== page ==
Anderson Lee Aldrich strapped a Glock handgun with rounds and gulped down vodka, ominously imploring his grandparents not to thwart his intricate plan to gather firearms, ammunition, body armor, and a homemade bomb to become “the next mass murderer.”
“You people are going to die today, and I’m bringing you with me,” Aldrich was reported as threatening. “I’m ready and armed.”
Day Of Terror
In June 2021, Aldrich launched a day of terror that, as per sealed police documents confirmed by The Associated Press, managed to bring SWAT teams and the bomb platoon to a generally quiet Colorado Springs community, prompted the grandparents to flee for their lives, and incited the evacuation of 10 neighboring houses to avoid a possible bomb blast.
It ended in a confrontation that the then-21-year-old streamed live on Facebook, displaying Aldrich in tactical garb inside the mother’s house and threatening authorities outside — “If they enter, I’m going to f—-ing blow it to holy hell!” — before yielding.
NEW from @AP: Anderson Lee Aldrich, who would later kill five at a Colorado gay nightclub, was on the FBI’s radar a day before being arrested for threatening to kill family members and blow up their home but agents closed out their case just weeks later. https://t.co/Xs2mmp0bUa
— Mike Balsamo (@MikeBalsamo1) December 7, 2022
However, charges against Aldrich for his actions on that day were removed for motives the district attorney denied to clarify due to the particular instance being sealed, and there was no record indicating that firearms were seized under Colorado’s “red flag” law, with the sheriff also refusing to explain.
This may be one of the most blatant ignored warnings in America’s terrible chronicle of mass murder since Aldrich was allowed to carry out his plan to become “the next mass killer” only a year and a half later.
Aldrich entered the Club Q homosexual nightclub shortly before midnight on November 19 while wearing body armor and brandishing an AR-15-style weapon, according to investigators, murdering five people and wounding 17 others until an Army veteran grappled him to the ground.
The booking photo of Anderson Lee Aldrich. Gays bash back. He got what he deserved. pic.twitter.com/evHvFseomO
— Alejandra Caraballo (@Esqueer_) November 23, 2022
Jerecho Loveall, a longtime Club Q dancer, recuperating from a leg wound sustained with one of the high-powered bullets, stated, “It makes no sense.” If they had taken the situation more seriously and served their purpose, the deaths, injuries, and anguish the community has endured would not have occurred.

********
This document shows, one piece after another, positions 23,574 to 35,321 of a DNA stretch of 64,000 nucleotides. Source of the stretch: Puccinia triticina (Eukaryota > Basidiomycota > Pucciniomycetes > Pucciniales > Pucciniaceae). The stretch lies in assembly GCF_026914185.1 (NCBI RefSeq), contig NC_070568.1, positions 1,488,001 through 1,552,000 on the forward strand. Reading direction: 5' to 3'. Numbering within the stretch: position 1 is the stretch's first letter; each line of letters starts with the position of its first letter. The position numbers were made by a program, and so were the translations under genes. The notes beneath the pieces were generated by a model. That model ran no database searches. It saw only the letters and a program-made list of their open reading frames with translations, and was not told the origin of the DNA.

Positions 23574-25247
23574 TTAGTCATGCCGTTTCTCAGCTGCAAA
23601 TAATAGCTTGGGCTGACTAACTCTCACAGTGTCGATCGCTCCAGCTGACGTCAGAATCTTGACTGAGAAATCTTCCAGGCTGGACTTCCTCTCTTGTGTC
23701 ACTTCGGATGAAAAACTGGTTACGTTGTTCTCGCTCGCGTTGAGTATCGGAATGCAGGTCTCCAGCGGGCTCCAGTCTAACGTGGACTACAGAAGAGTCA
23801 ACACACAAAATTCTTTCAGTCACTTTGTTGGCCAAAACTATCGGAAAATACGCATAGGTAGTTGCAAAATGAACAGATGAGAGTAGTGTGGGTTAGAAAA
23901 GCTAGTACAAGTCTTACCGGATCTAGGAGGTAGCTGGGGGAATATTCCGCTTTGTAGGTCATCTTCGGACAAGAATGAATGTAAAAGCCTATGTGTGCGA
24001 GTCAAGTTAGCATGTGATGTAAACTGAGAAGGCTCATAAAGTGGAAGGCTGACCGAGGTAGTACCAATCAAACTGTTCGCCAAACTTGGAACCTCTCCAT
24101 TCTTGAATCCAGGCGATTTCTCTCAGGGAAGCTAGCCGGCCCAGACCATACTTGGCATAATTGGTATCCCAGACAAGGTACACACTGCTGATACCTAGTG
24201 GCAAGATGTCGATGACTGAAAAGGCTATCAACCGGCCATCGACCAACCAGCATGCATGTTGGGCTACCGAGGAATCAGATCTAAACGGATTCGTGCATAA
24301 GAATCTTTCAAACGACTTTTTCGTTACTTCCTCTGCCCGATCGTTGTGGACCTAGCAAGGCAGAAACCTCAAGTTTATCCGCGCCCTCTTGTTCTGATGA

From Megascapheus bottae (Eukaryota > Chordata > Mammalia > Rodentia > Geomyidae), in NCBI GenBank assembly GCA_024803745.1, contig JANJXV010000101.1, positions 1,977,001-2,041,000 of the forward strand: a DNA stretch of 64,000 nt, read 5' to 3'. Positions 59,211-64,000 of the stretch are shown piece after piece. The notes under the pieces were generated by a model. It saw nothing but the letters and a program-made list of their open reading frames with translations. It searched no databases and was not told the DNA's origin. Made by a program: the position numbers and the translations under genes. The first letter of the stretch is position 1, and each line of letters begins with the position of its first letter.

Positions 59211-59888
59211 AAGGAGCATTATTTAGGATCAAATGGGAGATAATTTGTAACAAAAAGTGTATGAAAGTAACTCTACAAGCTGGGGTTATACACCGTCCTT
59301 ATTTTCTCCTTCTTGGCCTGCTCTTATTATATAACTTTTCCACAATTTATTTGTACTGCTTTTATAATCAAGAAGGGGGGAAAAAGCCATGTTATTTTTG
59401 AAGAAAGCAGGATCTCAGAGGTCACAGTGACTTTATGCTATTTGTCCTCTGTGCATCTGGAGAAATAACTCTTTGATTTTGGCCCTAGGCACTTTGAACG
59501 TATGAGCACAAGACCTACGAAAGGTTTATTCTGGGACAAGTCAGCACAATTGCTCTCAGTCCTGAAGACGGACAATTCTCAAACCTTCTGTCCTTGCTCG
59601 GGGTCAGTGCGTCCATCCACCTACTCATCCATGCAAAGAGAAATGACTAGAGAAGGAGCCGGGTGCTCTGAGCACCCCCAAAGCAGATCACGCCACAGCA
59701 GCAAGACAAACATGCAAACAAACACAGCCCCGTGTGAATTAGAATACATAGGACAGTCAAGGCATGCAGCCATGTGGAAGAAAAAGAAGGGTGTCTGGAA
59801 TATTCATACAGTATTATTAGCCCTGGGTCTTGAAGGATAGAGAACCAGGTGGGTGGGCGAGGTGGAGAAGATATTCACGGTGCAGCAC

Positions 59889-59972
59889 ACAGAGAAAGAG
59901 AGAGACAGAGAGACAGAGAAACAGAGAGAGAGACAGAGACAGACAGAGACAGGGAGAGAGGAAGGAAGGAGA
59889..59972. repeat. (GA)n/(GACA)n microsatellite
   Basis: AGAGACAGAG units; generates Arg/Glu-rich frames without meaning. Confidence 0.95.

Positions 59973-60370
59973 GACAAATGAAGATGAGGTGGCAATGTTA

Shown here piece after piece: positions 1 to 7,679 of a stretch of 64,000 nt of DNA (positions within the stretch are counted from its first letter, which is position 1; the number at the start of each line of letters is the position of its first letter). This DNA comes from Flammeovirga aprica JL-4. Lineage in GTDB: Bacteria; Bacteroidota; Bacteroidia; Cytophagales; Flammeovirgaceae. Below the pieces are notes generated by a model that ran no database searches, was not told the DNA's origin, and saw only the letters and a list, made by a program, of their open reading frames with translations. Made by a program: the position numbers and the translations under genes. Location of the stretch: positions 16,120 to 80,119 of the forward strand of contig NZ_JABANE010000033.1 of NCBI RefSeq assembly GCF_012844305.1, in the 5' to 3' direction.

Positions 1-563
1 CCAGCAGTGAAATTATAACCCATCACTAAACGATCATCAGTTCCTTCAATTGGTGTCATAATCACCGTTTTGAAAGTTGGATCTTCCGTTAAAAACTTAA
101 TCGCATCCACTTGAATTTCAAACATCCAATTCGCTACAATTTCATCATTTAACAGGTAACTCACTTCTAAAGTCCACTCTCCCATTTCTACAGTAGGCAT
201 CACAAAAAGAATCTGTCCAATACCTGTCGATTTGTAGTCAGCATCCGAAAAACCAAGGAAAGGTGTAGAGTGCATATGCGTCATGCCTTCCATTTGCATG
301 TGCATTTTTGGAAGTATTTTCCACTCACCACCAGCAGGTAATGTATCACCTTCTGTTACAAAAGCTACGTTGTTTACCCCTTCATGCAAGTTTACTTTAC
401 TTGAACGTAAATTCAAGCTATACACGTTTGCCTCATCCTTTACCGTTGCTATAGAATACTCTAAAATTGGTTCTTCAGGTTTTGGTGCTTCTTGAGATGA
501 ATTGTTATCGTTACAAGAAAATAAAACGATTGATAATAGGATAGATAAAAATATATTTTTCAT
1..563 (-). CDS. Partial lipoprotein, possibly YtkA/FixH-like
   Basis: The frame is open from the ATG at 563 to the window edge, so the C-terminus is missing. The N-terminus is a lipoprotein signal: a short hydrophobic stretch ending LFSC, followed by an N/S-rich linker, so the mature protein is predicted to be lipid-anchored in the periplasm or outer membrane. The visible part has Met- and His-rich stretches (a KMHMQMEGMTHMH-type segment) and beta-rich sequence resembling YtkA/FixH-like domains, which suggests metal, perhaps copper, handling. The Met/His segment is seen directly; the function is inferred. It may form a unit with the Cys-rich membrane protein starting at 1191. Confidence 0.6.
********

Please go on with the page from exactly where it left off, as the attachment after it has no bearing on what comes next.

Wyatt Kent, who held a lady’s hand as she bled to death on top of him and who also managed to lose his partner that night, stated, “It was completely preventable.” Even if no charges are brought for a bomb threat, you may not be psychologically fit to acquire a handgun.
Questions And Pain
Since the incident, the issue of why supposedly nothing was done to address Aldrich after he came onto law enforcement’s watchlist last year has tormented this picturesque city of 480,000 in the Rocky Mountains, even as family members have begun burying the victims and the closed Club Q has evolved into a shrine surrounded by numerous of bouquets, fairy lights, and rainbow flags.
Criminal defense lawyers with whom the AP shared the police documents brought into question why an arrest was not sought in the 2021 incident, given the grandparents’ detailed statements, a scary stalemate at the mother’s home, and a subsequent house search that uncovered bomb-making supplies that Aldrich claimed were powerful enough to destroy an entire police dept and federal building.
The records were obtained by KKTV of Colorado Springs and authenticated to the Associated Press by an unnamed law enforcement officer who was not allowed to discuss the classified case. District Attorney Michael Allen provided a list of seven “committed or triable” felonies, including 3 felony counts of abduction and two felony counts of threatening.
Allen, for his part, has consistently failed to speak on why those charges were dropped, citing a Colorado statute that immediately seals documents in situations when a case is dismissed and forces him to deny the existence of such data. The law was enacted three years ago as part of a countrywide effort to protect people’s lives from being damaged when charges are dismissed and never pursued.This article appeared in The Political Globe and has been published here with permission.